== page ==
Politics.co.uk Blog

Wednesday, 4 November 2009

Miliband's European future?

Here's a guest post from politics.co.uk's own Emmeline Saunders:

Has David Miliband already accepted the European foreign secretary role he was hotly tipped for?

Senior Labour figures seem to think so. Rumours abound today that the Blairite foreign secretary will be announced as a European representative within the next fortnight, even though his mentor's hopes of assuming the presidency of the European council have faded.

Despite his ardent insistence last week that he was "not available" for the post, Labour sources say he has already taken up the offer.

And, in a deliciously smooth New Labour coup, Mandelson could soon be settling back into the green seats of power with a triumphant beam writ large on his face.

If, or when, Miliband announces his new job, he will have to stand down as constituency MP for South Shields, triggering a by-election. Mandy's old stomping ground Hartlepool borders the constituency, so it is widely expected that the business secretary will contest the Labour safe seat, and could even wrestle the reins of control from Brown after what is sure to be a dire election for Labour.

A Labour source told politics.co.uk that Mandelson will keep the leadership seat warm for one term only, before resuming his position as kingmaker and all-round smoothie and handing over to Miliband, who is bound to have come back from his gap-term suitably tanned and raring to go.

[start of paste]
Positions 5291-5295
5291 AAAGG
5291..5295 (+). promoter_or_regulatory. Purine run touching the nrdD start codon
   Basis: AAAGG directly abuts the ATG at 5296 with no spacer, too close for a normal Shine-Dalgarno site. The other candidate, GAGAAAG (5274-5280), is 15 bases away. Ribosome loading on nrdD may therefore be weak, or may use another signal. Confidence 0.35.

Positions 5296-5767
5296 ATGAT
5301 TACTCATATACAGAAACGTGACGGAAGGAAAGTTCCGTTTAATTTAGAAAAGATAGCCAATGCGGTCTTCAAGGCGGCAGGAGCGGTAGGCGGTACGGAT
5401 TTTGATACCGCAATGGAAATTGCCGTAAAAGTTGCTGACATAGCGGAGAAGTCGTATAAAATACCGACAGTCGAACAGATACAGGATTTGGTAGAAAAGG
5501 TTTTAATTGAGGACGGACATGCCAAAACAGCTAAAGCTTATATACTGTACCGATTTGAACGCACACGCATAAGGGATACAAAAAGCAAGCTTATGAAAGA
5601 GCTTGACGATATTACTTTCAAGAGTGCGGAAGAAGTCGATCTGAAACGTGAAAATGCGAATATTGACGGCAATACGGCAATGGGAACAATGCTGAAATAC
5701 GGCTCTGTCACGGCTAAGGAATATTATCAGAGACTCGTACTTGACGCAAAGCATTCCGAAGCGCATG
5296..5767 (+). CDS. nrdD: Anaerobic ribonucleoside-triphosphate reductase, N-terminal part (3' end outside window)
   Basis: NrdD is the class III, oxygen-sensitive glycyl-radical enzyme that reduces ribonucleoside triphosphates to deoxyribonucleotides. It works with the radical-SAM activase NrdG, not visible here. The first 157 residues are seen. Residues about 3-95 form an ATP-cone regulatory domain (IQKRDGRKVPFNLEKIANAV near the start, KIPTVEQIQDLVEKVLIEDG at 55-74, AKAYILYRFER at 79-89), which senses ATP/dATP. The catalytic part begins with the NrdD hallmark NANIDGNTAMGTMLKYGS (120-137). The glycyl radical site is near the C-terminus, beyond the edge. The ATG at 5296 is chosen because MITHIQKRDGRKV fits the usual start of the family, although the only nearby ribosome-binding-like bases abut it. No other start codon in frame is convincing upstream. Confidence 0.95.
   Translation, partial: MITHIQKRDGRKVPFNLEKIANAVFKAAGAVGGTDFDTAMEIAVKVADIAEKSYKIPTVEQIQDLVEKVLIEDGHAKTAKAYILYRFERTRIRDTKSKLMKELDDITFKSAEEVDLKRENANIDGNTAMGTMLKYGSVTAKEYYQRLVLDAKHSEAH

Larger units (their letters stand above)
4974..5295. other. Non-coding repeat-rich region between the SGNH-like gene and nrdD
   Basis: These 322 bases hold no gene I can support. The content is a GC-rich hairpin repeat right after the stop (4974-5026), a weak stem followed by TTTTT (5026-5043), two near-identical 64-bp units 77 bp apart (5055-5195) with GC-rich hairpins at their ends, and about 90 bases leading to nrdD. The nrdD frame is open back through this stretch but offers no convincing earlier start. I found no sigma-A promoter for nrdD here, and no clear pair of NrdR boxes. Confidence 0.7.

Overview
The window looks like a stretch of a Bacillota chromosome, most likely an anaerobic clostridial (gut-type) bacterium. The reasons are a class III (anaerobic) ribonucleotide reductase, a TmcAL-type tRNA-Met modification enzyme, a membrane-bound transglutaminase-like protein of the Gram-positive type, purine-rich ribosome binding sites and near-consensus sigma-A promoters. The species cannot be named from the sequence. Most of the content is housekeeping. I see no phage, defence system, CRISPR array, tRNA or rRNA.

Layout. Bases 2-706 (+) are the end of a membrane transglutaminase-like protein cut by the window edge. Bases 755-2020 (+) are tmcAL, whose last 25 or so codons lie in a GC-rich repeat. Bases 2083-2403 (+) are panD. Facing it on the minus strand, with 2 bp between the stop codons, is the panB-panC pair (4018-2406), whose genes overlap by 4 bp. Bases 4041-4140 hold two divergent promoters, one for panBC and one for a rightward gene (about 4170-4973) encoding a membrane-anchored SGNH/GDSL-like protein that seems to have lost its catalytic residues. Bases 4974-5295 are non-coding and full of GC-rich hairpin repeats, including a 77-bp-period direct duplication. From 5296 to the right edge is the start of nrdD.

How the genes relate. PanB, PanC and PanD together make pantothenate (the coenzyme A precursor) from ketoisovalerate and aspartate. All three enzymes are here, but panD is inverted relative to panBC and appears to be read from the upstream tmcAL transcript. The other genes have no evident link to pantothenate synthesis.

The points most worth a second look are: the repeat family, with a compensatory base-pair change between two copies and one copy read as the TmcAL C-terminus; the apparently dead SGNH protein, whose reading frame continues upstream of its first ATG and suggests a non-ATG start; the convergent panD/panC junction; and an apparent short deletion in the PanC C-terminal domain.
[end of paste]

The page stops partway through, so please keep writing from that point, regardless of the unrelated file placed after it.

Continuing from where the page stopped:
A Foreign Office spokeswoman said today she had not heard that Miliband had accepted the job, but there has not been an out-and-out denial from the minister's people.

He became a serious contender to the EU's first high representative for foreign policy role last week, with his name put forward on a shortlist which also included √Člisabeth Guigou, a former French Socialist Europe minister.

Brown and Miliband were involved in a tense exchange at a Brussels press conference when they were asked about the shortlist of candidates. Brown quickly dismissed rumours that Miliband had been proposed for the job.

"Let me just say, I have been at the meeting," the prime minister said. "That was not their decision, just let me tell you. Also if there is a shortlist I am sure David would be on it because he has excellent qualifications. But he doesn't want to be on it. And indeed there is no such list."

Miliband laughed off the suggestion, and replied: "Not available, as the prime minister said."

The new post and the presidency of the European council are expected to be filled in the next month, as the Lisbon treaty has now been ratified by the Czech government. EU officials want both jobs to be operational by January 1st.

No 10 would be most put out if a senior minister was perceived as bailing out before a horrendous Labour defeat. Miliband has distanced himself from the position, but has never ruled himself out, yet he was seen to be canvassing for the post when he was delivering speeches on how to campaign for a global Europe.

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